Data science is a hot field (duh). Popularized by Billy Beane of Moneyball and Nate Silver of the FiveThirtyEight blog, it’s proponents say data science will save us from the massive quantities of data that are generated by companies, government and even ourselves. An influential (and widely cited) study by McKinsey indicates that the U.S. alone will face a shortage of 140,000 to 160,000 people with analytical expertise. Many universities are working to create new programs to train this new batch of data scientists. (A great resource is this list of schools with Masters in Data Science programs: http://www.mastersindatascience.org/schools/23-great-schools-with-masters-programs-in-data-science/) Some of the most popular MOOCs (Massive Open Online Courses) are about Data Science and Machine Learning, including ones by Udacity and Coursera.
But who are these new Data Scientists? A recent story from CNBC titled, “Why your kids will want to be data scientists” focuses on pay and job prospects; nothing on passion, scientific curiosity, or value to the world. This prompted Steven Mills to tweet, “If salary is driving the next generation of data scientists I worry we will lose the passion.” The key notion is the (implied) relationship between the passion the individual has for a field and the quality of their work. It seems intuitive that new entrants in the field that are chasing job prospects and high-salaries will not have the passion for the field.
So why should we care? As Data Science managers we want to hire the best talent for our teams. But it’s difficult to distinguish between the passionate ones and the ones just in it for the money. So what do we do? Some have proposed that we look at individual’s activities beyond formal education; participation in Data Science contests like Kaggle, TopCoder, or InnoCentive, or volunteer organizations like Data for Good, DataKind, or Code for America. Joining a Data Science oriented MOOC is also mentioned as a way to measure an individual’s passion for the field. Completion of a relevant, and well-regarded, MOOC is a good signal, but completion rates average less than 10%. But for individuals that don’t have formal Data Science training; people looking for a career change, or holding degrees without significant computer programming and/or statistics requirements MOOCs can be a valuable, and many times inexpensive, alternative.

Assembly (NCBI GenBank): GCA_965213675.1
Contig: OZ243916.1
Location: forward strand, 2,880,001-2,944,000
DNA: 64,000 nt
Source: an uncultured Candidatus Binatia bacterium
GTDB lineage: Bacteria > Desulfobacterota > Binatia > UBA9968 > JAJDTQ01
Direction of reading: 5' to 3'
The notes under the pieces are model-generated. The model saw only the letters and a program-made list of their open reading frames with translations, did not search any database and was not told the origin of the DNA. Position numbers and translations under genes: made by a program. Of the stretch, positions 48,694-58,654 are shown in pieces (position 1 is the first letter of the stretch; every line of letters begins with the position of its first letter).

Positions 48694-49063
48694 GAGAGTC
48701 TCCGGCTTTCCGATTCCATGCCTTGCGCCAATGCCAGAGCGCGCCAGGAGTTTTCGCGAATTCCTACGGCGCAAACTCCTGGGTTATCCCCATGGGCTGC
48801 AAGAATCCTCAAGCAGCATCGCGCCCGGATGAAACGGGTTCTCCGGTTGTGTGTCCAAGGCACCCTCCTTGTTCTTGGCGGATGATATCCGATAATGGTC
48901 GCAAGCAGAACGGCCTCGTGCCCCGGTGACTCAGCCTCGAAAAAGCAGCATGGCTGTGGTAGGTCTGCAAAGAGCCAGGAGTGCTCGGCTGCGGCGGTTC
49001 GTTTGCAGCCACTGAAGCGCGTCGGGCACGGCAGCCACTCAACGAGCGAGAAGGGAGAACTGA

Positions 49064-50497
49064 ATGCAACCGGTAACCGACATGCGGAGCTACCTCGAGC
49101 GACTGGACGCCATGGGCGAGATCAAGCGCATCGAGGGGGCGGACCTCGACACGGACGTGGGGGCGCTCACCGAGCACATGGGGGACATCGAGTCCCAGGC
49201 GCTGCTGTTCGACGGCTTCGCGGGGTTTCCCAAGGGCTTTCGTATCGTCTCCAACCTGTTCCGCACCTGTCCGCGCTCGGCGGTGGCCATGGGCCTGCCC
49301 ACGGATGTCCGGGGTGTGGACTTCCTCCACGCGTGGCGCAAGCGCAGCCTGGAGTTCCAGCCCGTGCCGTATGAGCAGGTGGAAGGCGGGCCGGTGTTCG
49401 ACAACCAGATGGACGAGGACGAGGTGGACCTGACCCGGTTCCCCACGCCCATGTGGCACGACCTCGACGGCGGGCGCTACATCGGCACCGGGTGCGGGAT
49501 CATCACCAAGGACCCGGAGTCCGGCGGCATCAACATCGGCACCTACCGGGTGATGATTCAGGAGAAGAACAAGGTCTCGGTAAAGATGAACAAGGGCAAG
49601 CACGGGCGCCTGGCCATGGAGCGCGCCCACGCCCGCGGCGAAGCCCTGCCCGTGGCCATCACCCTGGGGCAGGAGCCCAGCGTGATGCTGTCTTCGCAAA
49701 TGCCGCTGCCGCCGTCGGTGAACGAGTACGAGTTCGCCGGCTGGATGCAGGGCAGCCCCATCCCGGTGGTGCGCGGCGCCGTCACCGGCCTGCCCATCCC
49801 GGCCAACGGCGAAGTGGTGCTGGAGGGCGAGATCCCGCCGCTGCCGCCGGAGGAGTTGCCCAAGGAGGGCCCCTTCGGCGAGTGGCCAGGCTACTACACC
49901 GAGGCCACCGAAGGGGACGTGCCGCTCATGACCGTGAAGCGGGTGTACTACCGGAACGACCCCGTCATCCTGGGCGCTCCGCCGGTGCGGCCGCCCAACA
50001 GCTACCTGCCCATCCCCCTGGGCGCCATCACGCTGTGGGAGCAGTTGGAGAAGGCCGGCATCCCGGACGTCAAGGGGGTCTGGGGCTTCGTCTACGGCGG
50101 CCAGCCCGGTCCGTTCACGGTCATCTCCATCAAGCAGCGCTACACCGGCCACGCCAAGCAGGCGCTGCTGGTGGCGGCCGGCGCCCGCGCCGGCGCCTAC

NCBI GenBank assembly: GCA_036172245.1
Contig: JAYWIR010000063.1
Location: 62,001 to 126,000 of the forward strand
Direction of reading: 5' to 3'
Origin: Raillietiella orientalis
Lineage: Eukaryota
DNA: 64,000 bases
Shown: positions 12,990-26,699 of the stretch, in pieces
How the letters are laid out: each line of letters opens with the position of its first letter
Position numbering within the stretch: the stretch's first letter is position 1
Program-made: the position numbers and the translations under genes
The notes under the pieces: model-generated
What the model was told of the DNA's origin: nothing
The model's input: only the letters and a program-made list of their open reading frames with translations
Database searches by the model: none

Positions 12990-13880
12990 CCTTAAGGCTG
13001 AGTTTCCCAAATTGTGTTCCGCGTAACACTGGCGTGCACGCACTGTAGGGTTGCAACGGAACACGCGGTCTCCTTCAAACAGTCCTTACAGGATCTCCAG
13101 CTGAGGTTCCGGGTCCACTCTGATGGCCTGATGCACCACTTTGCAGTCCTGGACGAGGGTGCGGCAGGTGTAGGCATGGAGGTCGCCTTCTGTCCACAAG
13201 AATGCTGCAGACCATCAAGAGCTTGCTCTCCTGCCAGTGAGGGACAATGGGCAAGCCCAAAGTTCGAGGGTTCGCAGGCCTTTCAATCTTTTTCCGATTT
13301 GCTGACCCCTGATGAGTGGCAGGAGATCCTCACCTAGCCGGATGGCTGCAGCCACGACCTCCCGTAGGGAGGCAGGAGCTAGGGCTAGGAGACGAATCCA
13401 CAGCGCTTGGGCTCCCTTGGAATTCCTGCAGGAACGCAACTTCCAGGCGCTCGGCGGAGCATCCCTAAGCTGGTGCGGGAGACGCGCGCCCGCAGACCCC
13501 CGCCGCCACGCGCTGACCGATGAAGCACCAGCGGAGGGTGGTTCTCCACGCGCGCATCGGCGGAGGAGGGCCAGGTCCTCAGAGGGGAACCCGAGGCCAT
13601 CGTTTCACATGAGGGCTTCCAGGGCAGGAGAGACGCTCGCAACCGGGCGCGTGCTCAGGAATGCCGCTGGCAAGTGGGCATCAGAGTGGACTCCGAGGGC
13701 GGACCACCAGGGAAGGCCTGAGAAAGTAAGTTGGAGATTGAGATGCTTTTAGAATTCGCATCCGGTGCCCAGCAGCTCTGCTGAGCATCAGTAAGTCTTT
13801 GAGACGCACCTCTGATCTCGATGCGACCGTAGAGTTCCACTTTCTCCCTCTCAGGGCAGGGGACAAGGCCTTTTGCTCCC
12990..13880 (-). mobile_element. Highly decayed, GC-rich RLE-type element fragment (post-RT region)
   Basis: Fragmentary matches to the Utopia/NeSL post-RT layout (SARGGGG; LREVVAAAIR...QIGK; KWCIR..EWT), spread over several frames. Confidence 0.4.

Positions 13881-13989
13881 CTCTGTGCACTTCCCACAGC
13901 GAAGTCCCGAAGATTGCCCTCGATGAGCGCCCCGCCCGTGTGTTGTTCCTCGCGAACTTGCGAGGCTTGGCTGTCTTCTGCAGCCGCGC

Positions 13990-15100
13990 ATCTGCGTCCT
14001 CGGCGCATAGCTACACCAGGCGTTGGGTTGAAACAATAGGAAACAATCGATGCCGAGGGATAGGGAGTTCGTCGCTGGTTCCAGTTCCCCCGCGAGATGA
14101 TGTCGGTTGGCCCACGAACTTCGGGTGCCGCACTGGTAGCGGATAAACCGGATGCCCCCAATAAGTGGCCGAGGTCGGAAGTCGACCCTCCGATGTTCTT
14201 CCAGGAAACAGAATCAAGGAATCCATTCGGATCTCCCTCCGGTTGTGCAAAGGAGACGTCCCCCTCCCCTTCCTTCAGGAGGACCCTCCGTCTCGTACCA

In my experience, none of these are fool-proof signals for finding passionate Data Scientists. Many of the members of my team came from backgrounds other than Data Science, Statistics or Computer Science. Also, many team members didn’t participate in a Data Science contest or take a MOOC.
At this point, I’m left with more questions than answers.
How do you find passionate Data Science practitioners?
Michael Cavaretta is a Data Scientist and Manager at Ford Motor Company in Dearborn, Michigan He is a leader for the Predictive Analytics group in Research and Advanced Engineering.
Read more blog posts by Michael
Follow Michael on Twitter